This May, a robotic restaurant is coming to Downtown Crossing as Spyce gears up to dish out grain bowls made in minutes. Founded by four MIT alums—Brady Knight, Michael Farid, Kale Rogers and Luke Schlueter—the original prototype for the kitchen contraption was created in a basement during the summer of 2015. Now, under executive chef Sam Benson and backed by chef Daniel Boulud, Spyce is marrying gastronomic creativity with the foursome’s engineering savvy to provide a healthy, affordable dining option. “Our whole goal is to raise expectations for fast food and what fast-casual restaurants can do,” Knight says. “We chose to do this because we thought that this was our way of providing really good food at a price that everyone can afford.”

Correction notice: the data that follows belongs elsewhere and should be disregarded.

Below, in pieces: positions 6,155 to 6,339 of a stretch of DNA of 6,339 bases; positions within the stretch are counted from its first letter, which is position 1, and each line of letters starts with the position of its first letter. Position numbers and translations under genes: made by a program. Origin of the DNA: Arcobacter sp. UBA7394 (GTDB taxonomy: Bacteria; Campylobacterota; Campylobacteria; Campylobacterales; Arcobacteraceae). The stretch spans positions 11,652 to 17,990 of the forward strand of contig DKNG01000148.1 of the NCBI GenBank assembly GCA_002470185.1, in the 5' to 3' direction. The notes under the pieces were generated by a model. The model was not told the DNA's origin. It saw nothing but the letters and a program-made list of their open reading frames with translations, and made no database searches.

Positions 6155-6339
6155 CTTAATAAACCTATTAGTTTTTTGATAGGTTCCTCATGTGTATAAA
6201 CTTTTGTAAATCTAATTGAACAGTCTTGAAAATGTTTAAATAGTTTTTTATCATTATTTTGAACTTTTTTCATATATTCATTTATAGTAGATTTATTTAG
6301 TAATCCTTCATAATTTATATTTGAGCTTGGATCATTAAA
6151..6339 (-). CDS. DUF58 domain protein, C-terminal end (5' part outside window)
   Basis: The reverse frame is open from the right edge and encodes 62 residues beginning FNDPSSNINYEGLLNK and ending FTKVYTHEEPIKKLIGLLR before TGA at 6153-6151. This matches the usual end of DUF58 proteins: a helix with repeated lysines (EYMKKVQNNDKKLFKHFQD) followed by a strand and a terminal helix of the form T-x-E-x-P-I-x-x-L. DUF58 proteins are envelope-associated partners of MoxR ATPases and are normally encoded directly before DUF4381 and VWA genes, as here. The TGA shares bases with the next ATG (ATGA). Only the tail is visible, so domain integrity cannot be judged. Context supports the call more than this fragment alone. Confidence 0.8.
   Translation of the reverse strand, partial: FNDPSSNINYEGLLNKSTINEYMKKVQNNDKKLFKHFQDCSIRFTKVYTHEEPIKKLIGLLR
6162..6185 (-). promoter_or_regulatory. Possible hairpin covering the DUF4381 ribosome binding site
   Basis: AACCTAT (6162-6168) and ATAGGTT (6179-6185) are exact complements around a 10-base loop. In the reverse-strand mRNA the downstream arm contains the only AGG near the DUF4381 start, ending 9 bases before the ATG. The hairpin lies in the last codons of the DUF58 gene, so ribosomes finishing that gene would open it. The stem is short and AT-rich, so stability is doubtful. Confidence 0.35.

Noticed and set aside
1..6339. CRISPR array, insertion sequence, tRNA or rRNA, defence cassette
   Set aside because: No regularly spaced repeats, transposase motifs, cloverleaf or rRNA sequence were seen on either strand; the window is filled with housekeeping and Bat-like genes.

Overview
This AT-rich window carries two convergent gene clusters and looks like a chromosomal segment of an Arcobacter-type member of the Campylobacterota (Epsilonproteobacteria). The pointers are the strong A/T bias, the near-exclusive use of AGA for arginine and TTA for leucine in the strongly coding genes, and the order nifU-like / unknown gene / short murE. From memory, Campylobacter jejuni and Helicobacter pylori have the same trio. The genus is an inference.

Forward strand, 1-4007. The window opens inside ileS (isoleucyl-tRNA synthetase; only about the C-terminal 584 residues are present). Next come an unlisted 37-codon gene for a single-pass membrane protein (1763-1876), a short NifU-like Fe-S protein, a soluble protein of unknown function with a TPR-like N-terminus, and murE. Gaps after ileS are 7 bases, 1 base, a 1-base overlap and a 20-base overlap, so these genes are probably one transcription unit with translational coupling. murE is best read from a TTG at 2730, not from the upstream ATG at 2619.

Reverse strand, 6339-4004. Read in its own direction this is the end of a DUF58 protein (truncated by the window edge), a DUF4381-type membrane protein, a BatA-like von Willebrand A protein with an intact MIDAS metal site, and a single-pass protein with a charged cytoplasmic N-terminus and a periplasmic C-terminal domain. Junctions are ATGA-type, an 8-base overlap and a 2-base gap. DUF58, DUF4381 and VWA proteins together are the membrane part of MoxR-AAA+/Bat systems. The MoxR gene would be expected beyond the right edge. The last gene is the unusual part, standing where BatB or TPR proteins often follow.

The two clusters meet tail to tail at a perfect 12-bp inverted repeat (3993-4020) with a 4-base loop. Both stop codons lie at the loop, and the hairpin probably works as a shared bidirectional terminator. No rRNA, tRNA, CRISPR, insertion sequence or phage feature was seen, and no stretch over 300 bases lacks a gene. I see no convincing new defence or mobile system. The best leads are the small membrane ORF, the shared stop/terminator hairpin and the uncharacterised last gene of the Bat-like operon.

1. Base foods are loaded into hoppers and distributed using a portioning mechanism.
2. The portioned ingredients are dropped into the “runner,” an orange box with four cups for rice, chicken, vegetables or freekeh.
3. Moving back and forth, the “runner” places the ingredients into one of seven woks.
4. Using induction, the woks continuously rotate to evenly heat the food inside the
5. After about two-and-a-half minutes, the wok pivots and places the food into a bowl, where one of the workers can grab it from the robot and add the finishing touches.
6. Once each wok finishes preparing the food, it turns over as nozzles underneath spray water inside and complete a wash cycle, allowing the machine to begin cooking the next meal within 5 to 6 seconds.